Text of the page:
IN VENICE, PALAZZO FRANCHETTI HOSTS A MAJOR EXHIBITION DEDICATED TO LEE MILLER, AN ICON OF THE TWENTIETH CENTURY AND UNITED WITH MAN RAY FOR ART AND LOVE.
There are simply extraordinary figures, able with their biography to embrace the entire range of nuances of a century and to return them all through their own style and art. Elizabeth "Lee" Miller, Lady Penrose was undoubtedly one of these figures who embodied, but also anticipated, the spirit of the time. She, who was born in a town in the state of New York in 1907, is today celebrated as a pioneer female figure and for her contribution to photographic culture, but as is known, limiting her biography to the role of photographer would be reductive. Now, a great exhibition curated by Victoria Noel-Johnson has just opened in the frame of Palazzo Franchetti in Venice and the title 'Lee Miller Man Ray - Fashion - War -Love' already helps to understand the various themes and intentions of the exhibition project.
Lee Miller was born into a family where his father Theodore, an engineer of German origin with a passion for photography, was the first to represent his daughter in particular stereoscopic photographs popular at the time. Lee Miller’s childhood, certainly not serene, has been written and speculated a lot, especially around the shadow of a sexual assault suffered at an early age. What is certain is that Miller’s not yet mature body was the subject of sensual shots taken by Theodore Miller.
In the mid-twenties the fact that changes her life: by a fortuitous coincidence Lee Miller is saved from an accident by Condé Montrose Nast, legendary publisher of magazines such as Vogue and Vanity Fair. Nast appreciates its beauty and magnetism, launching it into the world of fashion. She began to divide her time between New York and Paris, where she began her professional modeling, muse and then photographer.
In 1922 Lee Miller approached surrealist environments and in particular Man Ray; the brilliant American artist and photographer, among the greatest 'responsible' of that surrealist gaze of photography that would later influence her contemporaries and generations of photographers. From Man Ray the young Miller begins her apprenticeship becoming subject and then real muse of the master. Their relationship becomes sentimental and in the atelier of Man Ray, Lee Miller begins to make his shots, helping and as it turned out, even replacing Man Ray on set. The exhibition at Palazzo Franchetti also has this objective: to recognize to Lee Miller the fundamental role that he played in that common trait of the path, removing it from the shadow of Man Ray that has always accompanied and deepening their relationship, As deep as it is complex, in a more objective light in the various stages of their interaction first as master, then as love and finally as friend.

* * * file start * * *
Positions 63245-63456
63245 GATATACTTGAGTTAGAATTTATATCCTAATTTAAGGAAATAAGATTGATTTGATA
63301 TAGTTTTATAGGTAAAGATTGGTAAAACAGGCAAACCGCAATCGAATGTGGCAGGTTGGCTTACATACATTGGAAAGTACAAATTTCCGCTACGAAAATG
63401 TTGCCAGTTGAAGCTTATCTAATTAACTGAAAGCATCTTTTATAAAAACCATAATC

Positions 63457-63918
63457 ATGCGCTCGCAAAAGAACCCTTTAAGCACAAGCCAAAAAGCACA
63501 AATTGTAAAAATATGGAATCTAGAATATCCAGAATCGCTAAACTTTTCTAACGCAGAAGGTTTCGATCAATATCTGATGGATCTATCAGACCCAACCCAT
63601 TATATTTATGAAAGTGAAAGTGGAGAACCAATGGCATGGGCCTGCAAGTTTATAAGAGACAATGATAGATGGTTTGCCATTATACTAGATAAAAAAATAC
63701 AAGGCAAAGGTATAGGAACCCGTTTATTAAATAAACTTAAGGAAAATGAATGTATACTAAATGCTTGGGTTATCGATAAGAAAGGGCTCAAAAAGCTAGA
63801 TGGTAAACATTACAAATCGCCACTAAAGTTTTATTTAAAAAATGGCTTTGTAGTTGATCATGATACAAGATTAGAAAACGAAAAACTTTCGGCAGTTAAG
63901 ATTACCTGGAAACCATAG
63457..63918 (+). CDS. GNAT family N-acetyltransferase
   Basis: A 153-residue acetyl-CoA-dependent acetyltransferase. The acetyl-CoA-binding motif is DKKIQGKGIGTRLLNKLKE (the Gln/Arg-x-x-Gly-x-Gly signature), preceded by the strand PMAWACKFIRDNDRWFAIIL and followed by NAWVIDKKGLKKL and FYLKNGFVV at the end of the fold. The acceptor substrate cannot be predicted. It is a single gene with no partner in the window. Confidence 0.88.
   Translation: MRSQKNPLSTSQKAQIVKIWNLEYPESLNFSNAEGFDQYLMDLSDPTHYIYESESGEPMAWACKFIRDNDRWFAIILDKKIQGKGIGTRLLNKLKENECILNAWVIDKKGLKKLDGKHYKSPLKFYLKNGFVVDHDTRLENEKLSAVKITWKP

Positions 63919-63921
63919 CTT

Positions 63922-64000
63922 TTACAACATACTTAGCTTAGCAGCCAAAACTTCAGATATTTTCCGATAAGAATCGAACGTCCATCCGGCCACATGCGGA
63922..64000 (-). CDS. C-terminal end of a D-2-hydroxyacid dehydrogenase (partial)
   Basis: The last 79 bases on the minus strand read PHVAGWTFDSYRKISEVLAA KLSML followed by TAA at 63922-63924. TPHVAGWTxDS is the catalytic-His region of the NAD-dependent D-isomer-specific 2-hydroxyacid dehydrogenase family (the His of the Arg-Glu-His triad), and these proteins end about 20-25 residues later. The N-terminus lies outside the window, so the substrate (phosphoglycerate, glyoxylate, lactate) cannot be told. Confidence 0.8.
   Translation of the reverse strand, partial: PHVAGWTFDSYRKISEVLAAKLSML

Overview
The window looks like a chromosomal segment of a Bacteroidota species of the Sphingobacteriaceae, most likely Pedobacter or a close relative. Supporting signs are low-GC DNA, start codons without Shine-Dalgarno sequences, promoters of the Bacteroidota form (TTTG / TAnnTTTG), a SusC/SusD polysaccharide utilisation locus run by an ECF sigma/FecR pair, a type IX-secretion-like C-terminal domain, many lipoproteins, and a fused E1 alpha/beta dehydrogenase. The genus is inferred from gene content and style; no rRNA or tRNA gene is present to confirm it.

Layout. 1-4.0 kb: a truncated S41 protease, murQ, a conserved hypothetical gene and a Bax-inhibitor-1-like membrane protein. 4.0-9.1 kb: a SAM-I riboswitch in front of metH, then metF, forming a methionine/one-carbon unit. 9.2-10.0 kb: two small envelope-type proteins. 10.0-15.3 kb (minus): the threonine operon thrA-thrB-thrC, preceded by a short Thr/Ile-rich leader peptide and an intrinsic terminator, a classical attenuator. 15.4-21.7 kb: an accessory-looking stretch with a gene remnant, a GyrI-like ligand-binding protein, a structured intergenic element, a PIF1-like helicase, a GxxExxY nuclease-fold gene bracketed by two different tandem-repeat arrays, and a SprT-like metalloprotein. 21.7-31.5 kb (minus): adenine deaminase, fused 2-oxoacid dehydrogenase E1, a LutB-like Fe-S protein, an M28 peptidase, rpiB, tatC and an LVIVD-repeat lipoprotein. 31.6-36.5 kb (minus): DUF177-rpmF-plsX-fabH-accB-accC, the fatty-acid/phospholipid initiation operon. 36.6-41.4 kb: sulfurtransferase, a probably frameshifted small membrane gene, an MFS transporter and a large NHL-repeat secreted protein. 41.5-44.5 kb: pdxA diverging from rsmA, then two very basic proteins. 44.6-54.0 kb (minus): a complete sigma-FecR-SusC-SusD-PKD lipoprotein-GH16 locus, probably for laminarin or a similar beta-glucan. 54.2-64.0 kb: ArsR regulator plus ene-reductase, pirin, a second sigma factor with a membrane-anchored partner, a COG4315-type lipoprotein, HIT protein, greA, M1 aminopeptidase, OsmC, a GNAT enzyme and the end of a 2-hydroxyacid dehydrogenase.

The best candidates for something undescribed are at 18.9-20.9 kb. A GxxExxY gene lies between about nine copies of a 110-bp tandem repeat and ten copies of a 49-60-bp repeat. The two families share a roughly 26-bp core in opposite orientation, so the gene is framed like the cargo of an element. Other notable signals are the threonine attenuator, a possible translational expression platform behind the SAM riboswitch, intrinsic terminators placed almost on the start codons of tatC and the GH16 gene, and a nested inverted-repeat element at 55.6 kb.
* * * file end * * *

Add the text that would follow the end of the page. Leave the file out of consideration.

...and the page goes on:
There are about one hundred and forty photographs of Ray and Miller on display and then art objects, audiovisual documents from Lee Miller Archives and the Marconi Foundation that outline a chronological and thematic path.
"I would rather take a photograph than be one," said Lee Miller, a quote with which one can test his reluctant role as a simple passive 'muse' and pure beauty offered to the typically surrealist dissection of the female body. In the photos, the visitor can find all the cultural milieu that made until the late 1940s Paris the capital of art. There are the faces of the giants of painting, but also the phenomenon of haute couture and fashion as increasingly pervasive language and close to the avant-garde.
If all this were not enough to make Lee Miller an important author, then there is the other Miller; the one who moved to London -city where she works as a photographer for British Vogue- became war photojournalist during the Second World War, accredited with the American Army. From the reportage of the London Blitz, to the liberation of Paris through the atrocities of the extermination camps of Buchenwald and Dachau we arrive to 1945 when he realizes the iconic shot in the bathtub of the Fuhrer at his home in Munich, to try ideally to wash away all the evil of the Holocaust.
There are many reasons to visit the exhibition but among the many, it is important with today’s cultural tools that you would like more pointed than once, understand and appreciate the self-determination of an extraordinary woman who has made of herself and her work a page of true feminism that overcomes fashions and ideological positions: "I keep saying to everyone: 'I haven’t lost a minute in my life' - but now I know that if I repeated it I would be even more free with my ideas, with my body and my love".